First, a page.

2014 HUMANITARIAN AWARD WINNERS
The Humanitarian Award honors filmmakers who are bringing awareness to issues of Ecological, Political, Social Justice, Health and Wellness, Animals, Wildlife, Conservation and Spiritual importance. Congratulations to this year’s illustrious winners who are committed to making a difference in the world. To read more about the award click here:
Of Many, Linda G. Mills – Producer, Chelsea Clinton – Executive Producer (USA)
Of Many, Linda G. Mills (USA)- Chelsea Clinton is executive producer of this moving film set against the dramatic backdrop of violence in the Middle East and the tension between Jewish and Muslim students on college campuses. It focuses on the transformative relationship between an orthodox Jewish rabbi and a Muslim imam, both university chaplains in New York City. Through a series of voyages to communities struck by catastrophe, young religious Jews and Muslims come together. An inspiring and hopeful narrative in the face of a seemingly irreconcilable conflict it takes the viewer on a deeply personal journey by turning a global crisis into a search for our own morality – as it forces us to examine our own beliefs and our own roles in keeping separation between ourselves and others.
I Married My Family’s Killer, Emily Kassie (Canada) -Beatrice and Purudenci were childhood sweethearts. They planned to be wed. The only problem was, it was 1994 in Rwanda and Beatrice was being hunted and Purudenci’s family were the hunters. This film documents three couples that married from killer and victim families. The trauma these couples experience is exceptional, and so is the power and resilience of their love for one another. An amazing story of transcendence and how a community consciously decides that forgiveness is the only path for a future. Update – won the student Academy Award! Congrats Emily
Natsanat – Cheryl Halpern (USA) – ‘Natsanat’ (Freedom) documents the heroic stories of young female freedom fighters in Ethiopia during the 20th century. These women left their families to join the struggle to bring freedom, peace and democracy to their country. They serve as role models for leadership and courage for women and played a pivotal role in shaping their country.
The Other Dreamers, Roy Zafrani (Israel) – The Other Dreamers is a short documentary about a group of disabled children. For a year, the film follows four disabled children who start a journey, on the way to fulfill their dreams. They won’t let their disabilities interrupt them, even if they are the only ones who believe that it’s possible. A true lesson of inspiration for viewers everywhere.
Modern Nature, Craig Leon (USA) – By the year 2050, approximately 10 billion people will inhabit Earth. Filmed around the globe, this award-winning documentary brings the spectator on a worldwide odyssey where the viewer is challenged to find answers. Includes philosopher Noam Chomsky, street farmer Ron Finley and environmentalist Vandana Shiva.
Morning Announcements, Brad Etter (USA) – A teenage boy delivers an incredible message to his rigid school during morning announcements. Surprising, touching, poignant this film is a moving tribute for everyone who believes paradigms can change when people care.
Alegria – A Humanitarian Expedition, Christoph von Toggenburg (Switzerland) – tells the story of an epic solo bicycle expedition across the Himalayas that changed the lives of hundreds of people in need. Supporting leprosy patients and mentally destitute women. Crossing Nepal during the Maoist unrests, conflict stricken Kashmir, Christoph encountered wonderful hospitality, found new friends and touched lives.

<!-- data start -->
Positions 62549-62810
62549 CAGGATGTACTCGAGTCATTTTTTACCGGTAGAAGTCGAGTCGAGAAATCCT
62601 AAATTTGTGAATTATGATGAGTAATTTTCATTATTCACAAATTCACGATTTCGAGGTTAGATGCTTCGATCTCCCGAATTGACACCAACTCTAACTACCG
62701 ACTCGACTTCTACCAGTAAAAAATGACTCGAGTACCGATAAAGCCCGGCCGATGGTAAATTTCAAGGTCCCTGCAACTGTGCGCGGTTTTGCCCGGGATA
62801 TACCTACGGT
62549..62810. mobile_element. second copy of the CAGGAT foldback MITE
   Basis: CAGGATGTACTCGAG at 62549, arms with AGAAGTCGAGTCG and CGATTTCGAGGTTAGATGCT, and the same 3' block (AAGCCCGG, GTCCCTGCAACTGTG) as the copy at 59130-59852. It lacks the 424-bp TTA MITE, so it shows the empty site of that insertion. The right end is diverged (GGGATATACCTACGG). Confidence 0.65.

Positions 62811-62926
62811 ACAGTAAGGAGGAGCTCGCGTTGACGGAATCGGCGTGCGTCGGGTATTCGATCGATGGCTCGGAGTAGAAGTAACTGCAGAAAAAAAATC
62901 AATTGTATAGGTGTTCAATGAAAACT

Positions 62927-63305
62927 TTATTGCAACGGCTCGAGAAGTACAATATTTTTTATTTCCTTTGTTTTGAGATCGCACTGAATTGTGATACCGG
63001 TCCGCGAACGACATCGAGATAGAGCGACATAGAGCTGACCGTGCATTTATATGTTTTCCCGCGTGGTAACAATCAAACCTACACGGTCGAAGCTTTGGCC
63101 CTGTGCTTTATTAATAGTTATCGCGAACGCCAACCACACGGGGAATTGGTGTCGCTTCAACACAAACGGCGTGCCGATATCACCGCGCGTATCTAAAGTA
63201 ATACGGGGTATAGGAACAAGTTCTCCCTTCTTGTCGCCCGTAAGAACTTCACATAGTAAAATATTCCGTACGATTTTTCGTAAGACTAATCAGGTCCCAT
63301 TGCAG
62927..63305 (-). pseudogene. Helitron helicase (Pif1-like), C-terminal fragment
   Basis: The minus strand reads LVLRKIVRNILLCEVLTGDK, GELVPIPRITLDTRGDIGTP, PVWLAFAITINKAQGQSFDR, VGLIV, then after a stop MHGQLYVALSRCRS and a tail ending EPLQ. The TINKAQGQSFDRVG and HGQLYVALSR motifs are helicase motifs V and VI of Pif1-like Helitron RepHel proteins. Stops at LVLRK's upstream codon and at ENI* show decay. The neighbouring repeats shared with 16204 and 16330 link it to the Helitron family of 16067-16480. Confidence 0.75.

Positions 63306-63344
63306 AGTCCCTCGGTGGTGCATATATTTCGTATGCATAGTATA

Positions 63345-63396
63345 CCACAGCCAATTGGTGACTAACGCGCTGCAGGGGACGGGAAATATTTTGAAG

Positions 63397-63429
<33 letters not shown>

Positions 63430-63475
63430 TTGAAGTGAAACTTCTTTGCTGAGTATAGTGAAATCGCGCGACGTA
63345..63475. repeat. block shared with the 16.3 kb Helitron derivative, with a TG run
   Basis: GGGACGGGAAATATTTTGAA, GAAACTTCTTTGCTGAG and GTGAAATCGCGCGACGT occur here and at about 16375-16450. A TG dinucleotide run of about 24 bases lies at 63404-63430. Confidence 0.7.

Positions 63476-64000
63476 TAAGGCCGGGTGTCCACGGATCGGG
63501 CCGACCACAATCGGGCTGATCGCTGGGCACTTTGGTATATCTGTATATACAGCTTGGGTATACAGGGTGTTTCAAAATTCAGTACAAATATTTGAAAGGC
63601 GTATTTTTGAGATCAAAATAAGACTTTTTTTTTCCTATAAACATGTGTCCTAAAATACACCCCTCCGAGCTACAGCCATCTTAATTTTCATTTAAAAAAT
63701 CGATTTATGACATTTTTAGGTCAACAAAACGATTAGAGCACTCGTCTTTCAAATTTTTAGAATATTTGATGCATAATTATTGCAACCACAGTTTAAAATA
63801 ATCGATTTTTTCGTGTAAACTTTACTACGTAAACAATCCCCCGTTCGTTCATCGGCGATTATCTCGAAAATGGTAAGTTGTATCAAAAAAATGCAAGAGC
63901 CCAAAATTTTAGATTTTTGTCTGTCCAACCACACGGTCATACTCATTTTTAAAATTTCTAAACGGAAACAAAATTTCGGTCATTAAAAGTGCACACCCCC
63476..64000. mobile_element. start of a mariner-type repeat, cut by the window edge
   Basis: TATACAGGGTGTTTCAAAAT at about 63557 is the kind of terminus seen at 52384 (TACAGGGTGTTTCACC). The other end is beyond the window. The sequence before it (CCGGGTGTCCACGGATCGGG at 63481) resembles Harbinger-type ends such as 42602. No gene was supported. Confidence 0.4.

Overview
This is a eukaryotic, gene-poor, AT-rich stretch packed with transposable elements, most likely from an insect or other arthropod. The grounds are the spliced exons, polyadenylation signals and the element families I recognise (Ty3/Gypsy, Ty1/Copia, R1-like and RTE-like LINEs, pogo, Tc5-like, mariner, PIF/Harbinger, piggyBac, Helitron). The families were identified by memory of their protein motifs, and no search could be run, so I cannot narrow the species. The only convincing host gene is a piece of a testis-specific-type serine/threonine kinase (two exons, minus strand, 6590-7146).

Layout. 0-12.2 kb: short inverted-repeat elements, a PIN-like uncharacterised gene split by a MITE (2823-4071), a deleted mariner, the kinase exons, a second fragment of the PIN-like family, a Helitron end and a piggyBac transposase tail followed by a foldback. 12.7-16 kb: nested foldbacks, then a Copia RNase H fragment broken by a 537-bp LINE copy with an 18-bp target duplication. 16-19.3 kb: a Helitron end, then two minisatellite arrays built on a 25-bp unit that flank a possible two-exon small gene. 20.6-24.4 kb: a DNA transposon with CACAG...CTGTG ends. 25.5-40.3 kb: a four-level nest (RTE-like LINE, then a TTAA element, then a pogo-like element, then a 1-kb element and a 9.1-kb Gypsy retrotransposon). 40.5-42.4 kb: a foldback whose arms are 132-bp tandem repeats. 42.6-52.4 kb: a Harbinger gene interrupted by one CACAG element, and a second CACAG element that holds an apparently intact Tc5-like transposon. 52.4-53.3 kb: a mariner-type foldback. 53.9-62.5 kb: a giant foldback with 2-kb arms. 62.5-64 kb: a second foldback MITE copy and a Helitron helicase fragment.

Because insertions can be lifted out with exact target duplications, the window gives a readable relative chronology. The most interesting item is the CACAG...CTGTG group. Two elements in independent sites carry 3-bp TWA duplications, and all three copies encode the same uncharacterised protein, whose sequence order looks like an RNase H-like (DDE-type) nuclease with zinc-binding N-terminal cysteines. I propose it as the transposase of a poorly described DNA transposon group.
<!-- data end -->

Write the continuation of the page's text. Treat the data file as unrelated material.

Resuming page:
Olla Rae, Suzanne Hargrove (USA) –Olla Rae is a heart-felt story of compassion and selflessness, community and love for our fellow man. Set in Alexandria, Louisiana, this movie revolves around 85 year old Olla Rae, the woman who has been helping to feed the community for over twenty years, and the volunteers who work alongside her. Inspiring and heart-warming.
Cancer Village, Now TV (China) – Cancer Village exposes the plight of over 200 villages across the country that have suffered disproportionately from cancer by eating and drinking contaminated fish and water expelled by chemical printing and dyeing factories. A shocking expose on the unsafe agricultural and industrial practices that are harming the very population that they aim to serve.
National Sports System, Nov TV (China) – This informative documentary, reveals how China’s medal-winning athletes are seriously deformed during training and how much-needed prize money is often withheld for up to ten years. As many as 4,000 athletes still wait for financial settlements from their country, condemning many to poverty.
Baja, Erick Higuera (Mexico) – “BAJA” was produced to share with the world the amazingly beautiful creatures that inhabit the waters around the Baja and to increase the awareness and importance of preserving the marine life that still exists, especially those most threatened. Stunning visuals guide this documentary.
Wind Power – A New Course for Heligoland, Christian Jaburg – DW Duetsche Welle (Germany) – Three huge wind farms are being set up off the island of Heligoland — to become the world’s “first offshore service island” and serve as a base for people involved in the construction and maintenance. Many residents say the money would be better invested in promoting tourism, their main source of income. This series looks at the controversial changes taking place on the picturesque island and the implications on the human population.